Each Of You Is A Multitude, Here's Why
Our picture of life is going through a major shift. Ed Yong's book I Contain Multitudes reveals that a genome generally doesn’t contain all the genes an organism needs. Symbiosis isn’t rare, it's the rule. And we're just the icing on life's vast microbial cake.
1. Your view of how life works, and of what you are, will be transformed by Ed Yong’s book I Contain Multitudes. It works like a text-microscope, a device to show you what you can’t otherwise see or fathom. It reveals seismic shifts are afoot in biology.
3. Yong calls that individual-centered view “a pleasant fiction.” Life takes large-scale cooperation (or partnerships) far beyond the inherited genome. For instance, human cells have ~25,000 genes but leverage ~500 times more microbial genes. Your body harbors ~30 trillion human cells and ~39 trillion microbial cells.
4. Humans and our cohabiting microbes (our microbiome) are so entangled that certain sugars in mother’s milk feed her baby’s gut microbes, not her baby (which can’t digest them). And such cross-species metabolism is very common.
5. A genome generally doesn’t contain all the genes an organism needs. Even anatomies aren’t just an unfolding of inherent traits. Bodies are “continuously built and reshaped,” by complex conversations with our surrounding sea of microbes.
6. By leveraging microbial genes, we can evade evolution’s slowness. They’re a form of fast intra-generational “adaptation,” letting us add biochemical capabilities we didn’t ourselves evolve. Microbiomes are like aftermarket add ons, or plug-and-play peripherals on biology’s “USB“ ports.
7. Yong’s “we” can be one of the widest “we’s” ever used—it often means all multicellular life.
8. So seismic are the shifts Yong describes, that they are shaking out new concepts, terms, and metaphors. For instance, holobiont, hologenome, horizontal gene transfer, and dysbiosis.
9. “Every natural animal and plant is a holobiont consisting of a host and diverse symbiotic microbes and viruses.”
10. So symbiosis isn’t rare, it's the rule. We (that wide we) have always been surrounded by teeming microbes. They arose 2 billion years before us. We plug into their biosphere. We’re the icing on a vast microbial cake.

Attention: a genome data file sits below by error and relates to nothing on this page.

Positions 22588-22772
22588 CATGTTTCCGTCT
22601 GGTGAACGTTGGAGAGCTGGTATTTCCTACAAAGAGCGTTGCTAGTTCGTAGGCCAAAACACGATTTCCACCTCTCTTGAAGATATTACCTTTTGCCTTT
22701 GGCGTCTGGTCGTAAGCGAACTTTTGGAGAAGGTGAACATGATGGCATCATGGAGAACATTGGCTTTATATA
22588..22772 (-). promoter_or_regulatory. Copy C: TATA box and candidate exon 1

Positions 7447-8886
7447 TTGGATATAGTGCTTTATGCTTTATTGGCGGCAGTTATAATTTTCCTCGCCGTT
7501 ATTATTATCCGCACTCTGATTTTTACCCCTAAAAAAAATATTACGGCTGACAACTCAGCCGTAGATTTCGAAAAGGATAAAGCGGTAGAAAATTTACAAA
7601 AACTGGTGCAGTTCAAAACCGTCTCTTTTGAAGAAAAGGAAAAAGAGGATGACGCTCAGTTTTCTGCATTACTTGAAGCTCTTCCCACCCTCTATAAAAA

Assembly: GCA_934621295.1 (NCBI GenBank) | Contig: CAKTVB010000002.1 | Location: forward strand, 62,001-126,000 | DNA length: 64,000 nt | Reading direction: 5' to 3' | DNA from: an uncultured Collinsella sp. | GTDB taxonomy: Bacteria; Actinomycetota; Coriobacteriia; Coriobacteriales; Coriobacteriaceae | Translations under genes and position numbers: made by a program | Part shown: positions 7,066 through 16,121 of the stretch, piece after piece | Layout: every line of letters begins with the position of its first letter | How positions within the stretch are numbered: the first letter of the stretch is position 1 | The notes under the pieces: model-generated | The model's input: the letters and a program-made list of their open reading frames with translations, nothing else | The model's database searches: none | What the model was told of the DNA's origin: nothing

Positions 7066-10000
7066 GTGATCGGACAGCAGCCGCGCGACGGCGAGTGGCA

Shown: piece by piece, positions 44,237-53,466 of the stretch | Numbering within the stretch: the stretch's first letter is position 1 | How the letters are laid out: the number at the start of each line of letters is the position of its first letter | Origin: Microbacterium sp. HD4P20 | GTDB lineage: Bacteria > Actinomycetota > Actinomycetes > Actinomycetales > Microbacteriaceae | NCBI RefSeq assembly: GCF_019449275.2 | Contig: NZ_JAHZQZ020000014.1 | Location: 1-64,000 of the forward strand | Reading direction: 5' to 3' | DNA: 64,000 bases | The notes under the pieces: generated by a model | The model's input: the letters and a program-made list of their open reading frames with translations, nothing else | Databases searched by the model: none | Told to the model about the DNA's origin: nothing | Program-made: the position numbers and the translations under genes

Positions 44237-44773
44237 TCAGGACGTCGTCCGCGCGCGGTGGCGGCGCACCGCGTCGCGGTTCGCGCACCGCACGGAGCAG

11. One species relies so heavily on symbiont services that it has no mouth, no guts, no butts.
12. Symbiotic partnerships are of many kinds. The can’t-live-without-you kind. The harmless kind. The destructive/parasitic kind. They’re not conflict-free, and can shift kinds. But discernible principles govern stable survivable partnerships (e.g., suppressing selfish cheating for health of the whole).
13. This new worldview pushes Yong to try many new metaphors: You’re a garden, a zoo, a city, a colony, but most usefully you are multiple complex ecosystems (forearms = dry desserts, nasal cavity = moist jungles). That metaphor helps us reimagine immune systems as park rangers, not defending armies.
15. “Dysbiosis” is caused by microbiome imbalances (~like disrupted ecological webs). It’s implicated in many diseases.
16. How this alters biology’s big picture isn’t clear. E.g., whether it’s survival-of-the-fittest “hologenome” is hotly debated (see here & here, hat tip to Seth Bordenstein for that last balancing link).
17. I’d suggest enlarging Dawkins’s vehicle idea. Every gene needs its vehicle-mates to thrive, but also its microbiome genes, to varying degrees, sometimes just as much (suggesting selection might operate on this new kind of group level).
18. Microbial partners are non-genetically “inherited,“ passed on environmentally (like constructed niches).
19. Microbes run bustling gene-trading marketplaces, horizontal gene transfer is common.
20. Yong’s text skillfully zooms between biochemistry and the entire biosphere, entertainingly adjusting its depth of focus to reveal major changes. They’re almost like a biological Copernican shift, correcting a myopic individual-centered mindset. Yong says, “perhaps it is less that I contain multitudes and more that I am multitudes.”
Illustration by Julia Suits, author of The Extraordinary Catalog of Peculiar Inventions, and The New Yorker cartoonist.
Sharon Salzberg, world-renowned mindfulness leader, teaches meditation at Big Think Edge.
- Try meditation for the first time with this guided lesson or, if you already practice, enjoy being guided by a world-renowned meditation expert.
- Sharon Salzberg teaches mindfulness meditation for Big Think Edge.
- Subscribe to Big Think Edge before we launch on March 30 to get 20% off monthly and annual memberships.
The navigation tool has placed a school in the sea, among other things.
- Google has apologized for the sudden instability of its maps in Japan.
- Errors may stem from Google's long-time map data provider Zenrin – or from the cancellation of its contract.
- Speculation on the latter option caused Zenrin shares to drop 16% last Friday.
They didn't know it, but the rituals of Iron Age Scandinavians turned their iron into steel.
- Iron Age Scandinavians only had access to poor quality iron, which put them at a tactical disadvantage against their neighbors.
- To strengthen their swords, smiths used the bones of their dead ancestors and animals, hoping to transfer the spirit into their blades.
- They couldn't have known that in so doing, they actually were forging a rudimentary form of steel.
A new computer model solves a pair of Jovian riddles.
- Astronomers have wondered how a gas giant like Jupiter could sit in the middle of our solar system's planets.
- Also unexplained has been the pair of asteroid clusters in front of and behind Jupiter in its orbit.
- Putting the two questions together revealed the answer to both.
SMARTER FASTER trademarks owned by The Big Think, Inc. All rights reserved.